ETL402 final blog post

I entered this unit thinking that I had a lot to offer in the way of children’s literature. My eldest son was diagnosed with Autism at the end of 2013 along with hyperlexia. I discovered a lot about children’s literature through this experience. We read… lots! The truth is, I was wrong, I did have lots to learn. In this unit I examined what is children’s literature, an examination of various genres, child development and reading needs, the changing nature of literature, the importance of including multiliteracies and the use of literature strategies for a TL to collaborate with a classroom teacher.

In examining what is children’s literature and why do we read some of these readings stated the obvious but there were a few responses that resonated with me. I enjoyed the Haven article (Haven, 2007) and I liked Vanessa’s response (Kranenburg, 2015) to the question ‘Why read?’ based on this article. After reading about different genres I chose multicultural picture books as this was most appropriate in my particular school community. After reading Chapter 1 of Cai’s book (Cai, 2002) I discovered there were so many definitions of multicultural literature. The inclusion of multicultural literature is something I and others feel passionately about. See the campaign #1000BlackGirlBooks (Wingate Wire, 2015) as an example of others supporting multicultural literature in schools. I liked reading about the biopsychosocial developmental stages of the child and what that means for their reading interests and habits. (Travers & Travers, 2008)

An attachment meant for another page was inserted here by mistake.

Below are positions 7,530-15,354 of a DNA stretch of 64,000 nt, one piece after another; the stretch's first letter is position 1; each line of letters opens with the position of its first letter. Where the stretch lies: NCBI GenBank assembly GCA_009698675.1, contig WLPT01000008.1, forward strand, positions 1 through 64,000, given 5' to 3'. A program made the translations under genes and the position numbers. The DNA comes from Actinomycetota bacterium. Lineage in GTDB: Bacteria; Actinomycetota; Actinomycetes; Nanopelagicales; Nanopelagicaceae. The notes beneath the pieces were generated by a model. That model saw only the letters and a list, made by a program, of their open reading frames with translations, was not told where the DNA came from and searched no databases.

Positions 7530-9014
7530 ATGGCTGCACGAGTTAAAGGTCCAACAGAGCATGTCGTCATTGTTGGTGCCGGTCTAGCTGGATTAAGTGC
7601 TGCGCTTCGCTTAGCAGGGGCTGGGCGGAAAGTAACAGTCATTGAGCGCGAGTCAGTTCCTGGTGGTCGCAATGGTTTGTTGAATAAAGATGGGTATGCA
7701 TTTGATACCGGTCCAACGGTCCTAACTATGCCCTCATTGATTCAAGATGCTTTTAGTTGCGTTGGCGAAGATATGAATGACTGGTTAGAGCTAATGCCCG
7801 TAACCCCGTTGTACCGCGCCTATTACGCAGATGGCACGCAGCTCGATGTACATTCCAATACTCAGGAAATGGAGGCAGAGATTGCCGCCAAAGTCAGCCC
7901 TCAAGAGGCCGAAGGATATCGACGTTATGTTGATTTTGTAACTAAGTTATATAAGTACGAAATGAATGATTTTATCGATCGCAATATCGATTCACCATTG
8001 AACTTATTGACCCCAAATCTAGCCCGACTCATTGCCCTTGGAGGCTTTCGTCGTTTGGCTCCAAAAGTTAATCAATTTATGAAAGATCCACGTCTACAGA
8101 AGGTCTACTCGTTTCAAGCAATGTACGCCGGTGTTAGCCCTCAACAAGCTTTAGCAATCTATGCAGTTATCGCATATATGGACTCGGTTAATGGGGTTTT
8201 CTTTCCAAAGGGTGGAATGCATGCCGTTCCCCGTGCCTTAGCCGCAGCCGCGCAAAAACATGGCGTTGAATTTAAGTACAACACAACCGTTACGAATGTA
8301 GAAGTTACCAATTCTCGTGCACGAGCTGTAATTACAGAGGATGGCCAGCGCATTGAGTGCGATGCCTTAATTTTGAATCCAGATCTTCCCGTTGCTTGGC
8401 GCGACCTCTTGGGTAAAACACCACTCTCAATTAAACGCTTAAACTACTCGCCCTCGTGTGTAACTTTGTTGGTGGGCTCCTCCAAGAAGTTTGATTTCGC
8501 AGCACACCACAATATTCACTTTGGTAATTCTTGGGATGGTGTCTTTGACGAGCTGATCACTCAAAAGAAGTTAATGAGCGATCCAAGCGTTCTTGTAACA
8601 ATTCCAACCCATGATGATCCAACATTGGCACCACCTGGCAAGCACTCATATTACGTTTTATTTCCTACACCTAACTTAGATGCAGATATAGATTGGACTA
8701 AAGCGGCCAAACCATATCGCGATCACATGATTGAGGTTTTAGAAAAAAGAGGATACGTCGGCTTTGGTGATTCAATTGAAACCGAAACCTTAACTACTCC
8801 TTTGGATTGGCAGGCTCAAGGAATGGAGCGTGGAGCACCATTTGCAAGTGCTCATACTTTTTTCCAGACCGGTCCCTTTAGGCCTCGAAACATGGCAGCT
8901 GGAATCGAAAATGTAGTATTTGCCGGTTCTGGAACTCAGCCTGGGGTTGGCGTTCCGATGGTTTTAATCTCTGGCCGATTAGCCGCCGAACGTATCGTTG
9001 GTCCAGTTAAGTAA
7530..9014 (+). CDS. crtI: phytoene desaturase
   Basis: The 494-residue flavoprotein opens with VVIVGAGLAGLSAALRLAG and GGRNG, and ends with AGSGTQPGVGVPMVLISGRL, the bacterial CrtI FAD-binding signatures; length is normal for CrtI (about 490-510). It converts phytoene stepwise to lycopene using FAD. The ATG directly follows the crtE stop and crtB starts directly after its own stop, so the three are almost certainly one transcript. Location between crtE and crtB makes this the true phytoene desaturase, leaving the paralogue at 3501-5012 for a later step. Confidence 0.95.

In creating a dynamic reading program in my school I would really like to include Pennac’s ‘Rights of the reader’ into my library (Pennac, 2006) and the accompanying visual. (Pennac & Blake, 2006) Regarding the changing nature of literature I found ‘Cool Tools for School’ contained so many new ideas and web sites. (Tangient LLC, 2016a) Author skypes also sounded like a brilliant idea. (Tangient LLC, 2016b). The tone then changed to collection management, and I really liked Sophie’s ideas for collection arrangement (Partington, 2015) and replied to her. (Young, 2016) Reading about censorship is quite important and I have to be able to justify why a title is in the collection. We have a very protective and involved parent body. I liked that in Verdergrift’s article about censorship. (Vandergrift, 1997) Cremin (2010) encourages regular reading

It looked at genre hybrids and transmedia storytelling. (Lamb & Johnson, 2010) The Starfall website (Starfall Education Foundation, 2015) is amazing as is the Storyline Online. (SAG-AFTRA Foundation, 2015) I can understand how students can be consumed by fanfiction. The discussion then turned to the use of Book apps or eBooks in the classroom. I have found that eBooks just haven’t taken off in my school. I was so impressed with the idea put forward by Nadine (Bailey, 2016) of printing out the cover of a book available on Overdrive and placing it on the shelves. I might do this in a display rather than on the shelves. I am all for multiliteracies. I already do this in my teaching.